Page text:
Hours of Operation: Mon - Fri 8:00am - 8:00pm

Who We Are

Goals of the Elaine Legacy Center

  • Research, preserve, share our oral narratives of the Elaine Massacre of 1919 

  • Build a village that is a center of Delta spirituality, culture, arts, music, and education for meaningful tourism so that we all have an above average income and above average wealth accumulation.  

Rare Opportunity for Elaine-Area Descendants

Kathleen Dameron

The Elaine Legacy Center has s rare opportunity to connect descendants of the Elaine Massacre living in the Elaine area to a team coach, psychotherapist / social workers—one African American and one white. They are offering free recovery work from the impact of racism on people: the mind, the spirit and the body. We call it racial trauma. We recognize that sitting in a space to heal this trauma can be very useful and releasing.Would you be interested in talking with one or both of them? Give James White (714-0307) or Mary Olson (816-6798) a call.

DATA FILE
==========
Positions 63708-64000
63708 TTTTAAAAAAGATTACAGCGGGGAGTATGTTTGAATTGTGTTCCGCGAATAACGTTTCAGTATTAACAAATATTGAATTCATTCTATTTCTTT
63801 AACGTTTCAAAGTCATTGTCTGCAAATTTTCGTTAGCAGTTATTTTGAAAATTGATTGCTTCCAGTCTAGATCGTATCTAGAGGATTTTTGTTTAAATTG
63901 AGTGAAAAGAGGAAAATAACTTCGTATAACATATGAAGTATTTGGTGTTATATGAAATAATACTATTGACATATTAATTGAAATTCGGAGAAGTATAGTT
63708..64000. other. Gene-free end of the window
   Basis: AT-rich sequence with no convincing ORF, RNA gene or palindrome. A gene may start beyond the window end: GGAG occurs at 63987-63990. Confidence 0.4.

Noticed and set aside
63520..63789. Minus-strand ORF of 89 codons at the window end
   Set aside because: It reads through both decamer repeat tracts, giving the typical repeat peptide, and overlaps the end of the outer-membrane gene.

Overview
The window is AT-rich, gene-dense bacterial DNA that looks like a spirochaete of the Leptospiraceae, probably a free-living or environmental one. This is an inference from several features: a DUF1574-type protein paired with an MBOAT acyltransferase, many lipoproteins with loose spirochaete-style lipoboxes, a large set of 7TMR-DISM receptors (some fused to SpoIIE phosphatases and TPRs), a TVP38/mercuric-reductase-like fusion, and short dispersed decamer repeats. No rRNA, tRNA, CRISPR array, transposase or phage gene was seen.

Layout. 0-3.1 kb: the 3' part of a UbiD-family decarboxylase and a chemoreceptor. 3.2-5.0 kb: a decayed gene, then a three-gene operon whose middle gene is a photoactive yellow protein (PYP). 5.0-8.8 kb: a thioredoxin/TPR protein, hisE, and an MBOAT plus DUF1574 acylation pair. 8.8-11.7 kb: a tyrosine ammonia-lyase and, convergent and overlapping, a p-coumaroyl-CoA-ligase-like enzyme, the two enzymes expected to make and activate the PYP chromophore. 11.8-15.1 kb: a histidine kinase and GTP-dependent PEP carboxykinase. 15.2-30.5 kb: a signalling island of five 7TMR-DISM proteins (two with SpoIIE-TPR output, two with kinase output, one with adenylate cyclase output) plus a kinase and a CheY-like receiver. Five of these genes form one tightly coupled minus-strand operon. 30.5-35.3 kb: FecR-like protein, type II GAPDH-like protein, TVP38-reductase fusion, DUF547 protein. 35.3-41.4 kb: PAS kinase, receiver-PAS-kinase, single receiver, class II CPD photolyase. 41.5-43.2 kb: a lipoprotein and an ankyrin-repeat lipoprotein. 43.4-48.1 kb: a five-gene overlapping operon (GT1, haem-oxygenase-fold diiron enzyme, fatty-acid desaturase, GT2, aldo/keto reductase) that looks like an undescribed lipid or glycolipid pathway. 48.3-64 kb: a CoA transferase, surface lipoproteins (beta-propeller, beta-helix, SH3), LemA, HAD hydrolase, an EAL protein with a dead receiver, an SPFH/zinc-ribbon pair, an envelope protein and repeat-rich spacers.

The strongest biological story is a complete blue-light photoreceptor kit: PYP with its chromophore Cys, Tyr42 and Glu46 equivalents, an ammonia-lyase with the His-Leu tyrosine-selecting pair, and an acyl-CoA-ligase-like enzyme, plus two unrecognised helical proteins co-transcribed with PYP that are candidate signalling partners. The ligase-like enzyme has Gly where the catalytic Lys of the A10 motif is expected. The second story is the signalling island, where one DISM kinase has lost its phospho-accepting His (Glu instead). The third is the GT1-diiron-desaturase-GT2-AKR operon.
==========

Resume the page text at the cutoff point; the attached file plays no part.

The origin of the connection is that Eileen, white social worker and now in California, grew up in El Dorado where she was told "Do not go into the Elaine part of Arkansas. Black people there are angry and mean. They will hang you." 

Eileen Cauley

 She did not hear of the Elaine Massacre until recently when her African American friend and colleague , Kathleen, shared it with her. So she and Kathleen, who works out of Paris because she could not stand the racism in this country, want to offer their services as facilitators in "inter-generational trauma."

An African-American Sistas to Sistas group with Elaine women and women who went to Paris to get away from the racism met for the first time on October 14. You would also be welcome to zoom with the group in Elaine. Sistahs will be offering the opportunity for women to have conversation: listening, sharing, being together in each other’s company. This session is to introduce the sistahs to each other. If you don’t wanna talk about anything you’re free to just stay silent and listen. It’s just a chance to connect and see if you want to join them in healing trauma.  

               Elaine Museum and Civil Rights Center Building                Now on National Registry of Historic Buildings